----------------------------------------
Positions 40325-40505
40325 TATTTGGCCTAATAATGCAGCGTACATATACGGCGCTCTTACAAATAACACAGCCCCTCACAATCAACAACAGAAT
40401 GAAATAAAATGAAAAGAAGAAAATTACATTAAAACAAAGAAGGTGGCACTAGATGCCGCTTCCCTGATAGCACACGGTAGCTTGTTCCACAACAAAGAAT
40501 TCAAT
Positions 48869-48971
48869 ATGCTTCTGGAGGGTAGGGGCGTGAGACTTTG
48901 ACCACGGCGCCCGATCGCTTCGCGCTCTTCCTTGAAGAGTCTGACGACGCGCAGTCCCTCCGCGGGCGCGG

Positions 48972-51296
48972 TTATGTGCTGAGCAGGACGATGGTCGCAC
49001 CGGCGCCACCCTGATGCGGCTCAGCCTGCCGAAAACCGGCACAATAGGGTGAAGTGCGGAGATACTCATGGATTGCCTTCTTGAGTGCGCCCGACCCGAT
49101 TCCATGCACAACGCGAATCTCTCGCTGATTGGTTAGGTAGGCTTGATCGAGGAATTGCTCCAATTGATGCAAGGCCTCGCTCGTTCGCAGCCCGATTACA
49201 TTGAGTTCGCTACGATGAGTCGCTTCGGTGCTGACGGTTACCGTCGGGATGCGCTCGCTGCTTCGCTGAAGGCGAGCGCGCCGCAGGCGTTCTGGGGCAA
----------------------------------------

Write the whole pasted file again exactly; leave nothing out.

Positions 40325-40505
40325 TATTTGGCCTAATAATGCAGCGTACATATACGGCGCTCTTACAAATAACACAGCCCCTCACAATCAACAACAGAAT
40401 GAAATAAAATGAAAAGAAGAAAATTACATTAAAACAAAGAAGGTGGCACTAGATGCCGCTTCCCTGATAGCACACGGTAGCTTGTTCCACAACAAAGAAT
40501 TCAAT
Positions 48869-48971
48869 ATGCTTCTGGAGGGTAGGGGCGTGAGACTTTG
48901 ACCACGGCGCCCGATCGCTTCGCGCTCTTCCTTGAAGAGTCTGACGACGCGCAGTCCCTCCGCGGGCGCGG

Positions 48972-51296
48972 TTATGTGCTGAGCAGGACGATGGTCGCAC
49001 CGGCGCCACCCTGATGCGGCTCAGCCTGCCGAAAACCGGCACAATAGGGTGAAGTGCGGAGATACTCATGGATTGCCTTCTTGAGTGCGCCCGACCCGAT
49101 TCCATGCACAACGCGAATCTCTCGCTGATTGGTTAGGTAGGCTTGATCGAGGAATTGCTCCAATTGATGCAAGGCCTCGCTCGTTCGCAGCCCGATTACA
49201 TTGAGTTCGCTACGATGAGTCGCTTCGGTGCTGACGGTTACCGTCGGGATGCGCTCGCTGCTTCGCTGAAGGCGAGCGCGCCGCAGGCGTTCTGGGGCAA